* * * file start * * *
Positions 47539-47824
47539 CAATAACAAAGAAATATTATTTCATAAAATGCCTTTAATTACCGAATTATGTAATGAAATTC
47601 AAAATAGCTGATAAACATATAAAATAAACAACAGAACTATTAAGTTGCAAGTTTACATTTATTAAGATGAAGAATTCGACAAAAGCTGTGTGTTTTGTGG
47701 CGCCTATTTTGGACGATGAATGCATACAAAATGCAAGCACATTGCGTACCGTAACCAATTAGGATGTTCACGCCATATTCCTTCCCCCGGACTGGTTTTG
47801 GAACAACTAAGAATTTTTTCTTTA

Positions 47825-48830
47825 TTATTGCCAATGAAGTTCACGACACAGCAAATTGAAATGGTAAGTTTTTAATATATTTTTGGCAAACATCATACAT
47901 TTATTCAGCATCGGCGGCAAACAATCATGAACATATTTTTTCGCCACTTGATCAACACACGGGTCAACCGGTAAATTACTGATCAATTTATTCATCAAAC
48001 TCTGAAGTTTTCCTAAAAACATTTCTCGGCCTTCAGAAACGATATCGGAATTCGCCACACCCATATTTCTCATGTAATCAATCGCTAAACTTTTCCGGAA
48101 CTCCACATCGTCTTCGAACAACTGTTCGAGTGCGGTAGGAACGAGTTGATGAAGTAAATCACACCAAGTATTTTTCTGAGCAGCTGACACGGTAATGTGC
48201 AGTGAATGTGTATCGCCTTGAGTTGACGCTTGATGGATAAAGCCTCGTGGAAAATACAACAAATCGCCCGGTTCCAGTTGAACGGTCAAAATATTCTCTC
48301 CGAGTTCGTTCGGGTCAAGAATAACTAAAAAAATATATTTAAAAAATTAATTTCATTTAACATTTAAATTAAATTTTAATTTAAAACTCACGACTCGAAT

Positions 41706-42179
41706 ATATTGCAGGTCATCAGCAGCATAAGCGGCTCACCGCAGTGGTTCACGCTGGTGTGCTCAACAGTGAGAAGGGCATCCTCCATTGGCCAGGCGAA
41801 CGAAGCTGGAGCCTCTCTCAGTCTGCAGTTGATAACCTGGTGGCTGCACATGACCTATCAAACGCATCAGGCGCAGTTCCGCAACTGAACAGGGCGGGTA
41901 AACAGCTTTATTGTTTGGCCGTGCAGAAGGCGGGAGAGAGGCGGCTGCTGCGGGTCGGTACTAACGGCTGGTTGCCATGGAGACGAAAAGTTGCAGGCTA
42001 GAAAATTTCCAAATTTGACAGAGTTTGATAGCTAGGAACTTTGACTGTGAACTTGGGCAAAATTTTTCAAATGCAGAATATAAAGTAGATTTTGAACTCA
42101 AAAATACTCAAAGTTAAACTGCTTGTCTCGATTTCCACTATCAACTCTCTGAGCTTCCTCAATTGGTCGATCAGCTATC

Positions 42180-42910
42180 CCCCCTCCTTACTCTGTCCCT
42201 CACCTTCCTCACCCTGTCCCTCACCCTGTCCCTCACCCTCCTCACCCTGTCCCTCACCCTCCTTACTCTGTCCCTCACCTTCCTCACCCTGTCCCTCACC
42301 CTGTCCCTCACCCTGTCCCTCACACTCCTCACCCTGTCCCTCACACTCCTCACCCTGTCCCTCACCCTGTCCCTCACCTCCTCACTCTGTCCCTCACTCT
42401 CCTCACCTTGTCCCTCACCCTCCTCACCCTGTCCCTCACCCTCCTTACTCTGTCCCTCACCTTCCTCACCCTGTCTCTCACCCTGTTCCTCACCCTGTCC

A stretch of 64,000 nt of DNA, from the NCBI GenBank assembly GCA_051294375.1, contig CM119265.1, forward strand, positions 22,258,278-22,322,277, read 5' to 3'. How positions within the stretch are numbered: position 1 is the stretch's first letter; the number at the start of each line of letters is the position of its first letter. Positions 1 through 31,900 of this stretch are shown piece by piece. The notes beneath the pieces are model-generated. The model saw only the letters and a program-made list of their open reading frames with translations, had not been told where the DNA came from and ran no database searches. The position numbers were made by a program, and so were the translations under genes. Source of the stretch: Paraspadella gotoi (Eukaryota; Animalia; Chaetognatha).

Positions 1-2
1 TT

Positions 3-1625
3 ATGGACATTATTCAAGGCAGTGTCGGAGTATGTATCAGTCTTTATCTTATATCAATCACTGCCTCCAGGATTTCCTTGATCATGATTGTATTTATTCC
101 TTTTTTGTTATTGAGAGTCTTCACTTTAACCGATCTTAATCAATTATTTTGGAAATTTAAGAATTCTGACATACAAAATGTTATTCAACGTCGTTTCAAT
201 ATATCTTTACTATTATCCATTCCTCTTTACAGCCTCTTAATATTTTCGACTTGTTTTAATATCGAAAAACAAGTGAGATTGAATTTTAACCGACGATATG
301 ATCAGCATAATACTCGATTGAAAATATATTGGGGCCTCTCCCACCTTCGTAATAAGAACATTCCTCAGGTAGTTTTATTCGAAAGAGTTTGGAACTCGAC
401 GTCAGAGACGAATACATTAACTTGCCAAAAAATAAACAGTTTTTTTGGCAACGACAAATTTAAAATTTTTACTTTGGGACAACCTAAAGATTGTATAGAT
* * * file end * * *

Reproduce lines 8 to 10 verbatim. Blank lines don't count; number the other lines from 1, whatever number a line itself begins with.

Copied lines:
47901 TTATTCAGCATCGGCGGCAAACAATCATGAACATATTTTTTCGCCACTTGATCAACACACGGGTCAACCGGTAAATTACTGATCAATTTATTCATCAAAC
48001 TCTGAAGTTTTCCTAAAAACATTTCTCGGCCTTCAGAAACGATATCGGAATTCGCCACACCCATATTTCTCATGTAATCAATCGCTAAACTTTTCCGGAA
48101 CTCCACATCGTCTTCGAACAACTGTTCGAGTGCGGTAGGAACGAGTTGATGAAGTAAATCACACCAAGTATTTTTCTGAGCAGCTGACACGGTAATGTGC